Hollywood has made yet another movie about Hollywood! It’s also about compromises, almosts, and might-have-beens; strangely, this Hollywood movie doesn’t quite have a happy Hollywood ending. Worth watching unless you’re one of those people who can’t abide musicals.
Oh, where to start. I’m stuck. I am, as it were, frozen.
Right. Well, when all else fails, go back to the beginning.
Frozen, like The Little Mermaid, is a Disney adaptation of a Hans Christian Andersen story. As a child I watched the low-budget Faerie Tale Theatre Snow Queen, which is a lot closer to the Andersen story. The Disney version of the tale has some stunning visuals and one good song, but—for reasons having nothing to do with other versions—I think its story is deeply flawed.
Though some say it’s a story about the problematic relationship between two sisters, I’d say Frozen is one girl’s coming-of-age tale or rite-of-passage story. Rite-of-passage stories have a life problem, a wrong way of addressing it, and a moment of acceptance. Anna’s problem is her sister’s unwillingness to face the world. Anna spends the whole movie wrongly acting as if she can soothe her sister’s fear, and totally fails because Elsa has to master her fear herself. Anna grows up when she accepts her sister as-is. Seems simple, right? Disney went and made it all complicated.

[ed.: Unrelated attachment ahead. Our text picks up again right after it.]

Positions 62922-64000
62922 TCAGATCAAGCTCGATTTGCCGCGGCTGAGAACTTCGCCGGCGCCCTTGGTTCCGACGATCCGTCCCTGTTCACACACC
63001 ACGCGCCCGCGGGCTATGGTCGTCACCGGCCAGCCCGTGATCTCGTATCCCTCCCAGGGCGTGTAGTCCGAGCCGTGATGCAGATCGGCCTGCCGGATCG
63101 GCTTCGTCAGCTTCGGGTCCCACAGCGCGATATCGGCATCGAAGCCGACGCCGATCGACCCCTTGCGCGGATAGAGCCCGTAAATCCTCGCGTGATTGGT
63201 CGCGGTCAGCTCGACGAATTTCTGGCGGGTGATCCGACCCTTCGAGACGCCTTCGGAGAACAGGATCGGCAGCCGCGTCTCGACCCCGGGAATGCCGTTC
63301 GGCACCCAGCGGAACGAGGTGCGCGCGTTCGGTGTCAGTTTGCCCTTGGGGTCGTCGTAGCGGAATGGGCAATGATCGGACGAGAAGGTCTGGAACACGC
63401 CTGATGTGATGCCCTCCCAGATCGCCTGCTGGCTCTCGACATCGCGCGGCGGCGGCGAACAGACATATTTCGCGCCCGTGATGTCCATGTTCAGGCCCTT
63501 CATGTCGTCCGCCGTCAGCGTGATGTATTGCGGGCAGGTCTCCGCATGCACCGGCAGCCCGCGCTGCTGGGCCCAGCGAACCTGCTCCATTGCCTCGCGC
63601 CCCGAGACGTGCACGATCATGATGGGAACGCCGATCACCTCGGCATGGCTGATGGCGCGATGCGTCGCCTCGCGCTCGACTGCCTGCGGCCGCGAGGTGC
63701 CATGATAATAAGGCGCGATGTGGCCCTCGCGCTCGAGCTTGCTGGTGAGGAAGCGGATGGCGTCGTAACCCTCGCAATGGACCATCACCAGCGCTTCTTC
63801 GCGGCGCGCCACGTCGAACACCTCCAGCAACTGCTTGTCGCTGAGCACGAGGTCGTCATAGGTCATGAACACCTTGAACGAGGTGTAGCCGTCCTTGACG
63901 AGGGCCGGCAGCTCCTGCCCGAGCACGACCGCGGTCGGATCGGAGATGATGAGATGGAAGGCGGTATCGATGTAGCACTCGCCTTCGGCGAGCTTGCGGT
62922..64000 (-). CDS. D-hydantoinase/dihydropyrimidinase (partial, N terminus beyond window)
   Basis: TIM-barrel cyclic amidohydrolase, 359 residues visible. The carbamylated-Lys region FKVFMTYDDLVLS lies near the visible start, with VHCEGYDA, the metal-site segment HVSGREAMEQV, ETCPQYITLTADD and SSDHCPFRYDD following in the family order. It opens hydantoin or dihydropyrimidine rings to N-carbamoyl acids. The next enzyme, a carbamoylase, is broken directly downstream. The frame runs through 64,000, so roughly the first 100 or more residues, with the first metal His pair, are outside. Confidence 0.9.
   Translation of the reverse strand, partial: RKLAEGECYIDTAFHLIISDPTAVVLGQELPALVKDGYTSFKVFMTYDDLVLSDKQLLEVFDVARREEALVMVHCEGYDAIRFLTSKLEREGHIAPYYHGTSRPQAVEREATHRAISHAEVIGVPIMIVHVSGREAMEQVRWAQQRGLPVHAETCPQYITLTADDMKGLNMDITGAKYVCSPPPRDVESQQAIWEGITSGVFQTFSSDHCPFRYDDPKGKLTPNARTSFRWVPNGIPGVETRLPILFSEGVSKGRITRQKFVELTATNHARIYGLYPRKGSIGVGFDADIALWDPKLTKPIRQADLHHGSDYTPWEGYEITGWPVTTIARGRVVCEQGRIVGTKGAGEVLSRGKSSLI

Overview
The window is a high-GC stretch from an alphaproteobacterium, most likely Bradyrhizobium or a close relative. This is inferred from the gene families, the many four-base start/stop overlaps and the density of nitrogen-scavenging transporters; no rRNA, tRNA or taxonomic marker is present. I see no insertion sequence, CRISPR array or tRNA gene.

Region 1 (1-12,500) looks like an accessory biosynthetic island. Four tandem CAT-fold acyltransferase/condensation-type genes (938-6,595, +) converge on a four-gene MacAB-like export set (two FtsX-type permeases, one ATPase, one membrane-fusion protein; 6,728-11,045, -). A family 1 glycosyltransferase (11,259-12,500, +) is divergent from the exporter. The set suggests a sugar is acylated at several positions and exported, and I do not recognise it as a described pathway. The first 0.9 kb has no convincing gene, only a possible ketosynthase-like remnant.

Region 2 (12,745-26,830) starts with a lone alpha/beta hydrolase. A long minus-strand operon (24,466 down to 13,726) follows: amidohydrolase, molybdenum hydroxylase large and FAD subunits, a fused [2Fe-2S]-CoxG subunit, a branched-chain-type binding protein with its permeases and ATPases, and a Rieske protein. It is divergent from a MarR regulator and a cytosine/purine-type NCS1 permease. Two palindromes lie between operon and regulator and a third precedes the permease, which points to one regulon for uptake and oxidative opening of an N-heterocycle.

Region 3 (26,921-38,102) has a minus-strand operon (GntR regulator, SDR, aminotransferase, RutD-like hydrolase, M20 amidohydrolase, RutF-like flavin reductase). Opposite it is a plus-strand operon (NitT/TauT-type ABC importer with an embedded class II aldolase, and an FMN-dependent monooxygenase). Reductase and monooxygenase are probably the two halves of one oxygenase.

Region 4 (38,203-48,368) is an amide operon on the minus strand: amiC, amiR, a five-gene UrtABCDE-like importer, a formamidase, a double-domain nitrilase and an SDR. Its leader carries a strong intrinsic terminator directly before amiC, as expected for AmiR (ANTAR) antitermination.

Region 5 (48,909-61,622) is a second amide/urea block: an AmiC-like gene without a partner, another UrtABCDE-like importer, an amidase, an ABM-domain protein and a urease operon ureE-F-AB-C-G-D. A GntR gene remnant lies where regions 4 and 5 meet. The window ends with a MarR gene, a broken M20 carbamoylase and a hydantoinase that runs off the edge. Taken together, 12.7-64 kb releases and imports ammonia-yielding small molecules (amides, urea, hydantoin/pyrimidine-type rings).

See below for more on why I thought Frozen was disappointing, including a plot summary with SPOILERS in the form of a beat sheet in the style described in Blake Snyder’s Save the Cat.
“Let’s get out of this stinking weather before we’re statistics. I can’t even feel anything in my feelers anymore.”
That’s a brilliant pun. It’s the best line of dialog in the whole movie, and like all the best lines in Thumbelina, it belongs to the beetle, who sounds like Iago in Disney’s Aladdin. (Both characters were voiced by Gilbert Gottfried.)
Unfortunately, “can’t feel anything” describes the effect the movie had on me. In spite of all the supposedly empowering messages in it that could have been meaningful, it left me numb.
If you saw and enjoyed Thumbelina when you were little, maybe you can see and enjoy it now. Otherwise, I’d say the odds are slim to none.
Keep reading for more (MUCH more) on why I didn’t like the movie, along with a plot summary with SPOILERS in the form of a beat sheet in the style described in Blake Snyder’s Save the Cat.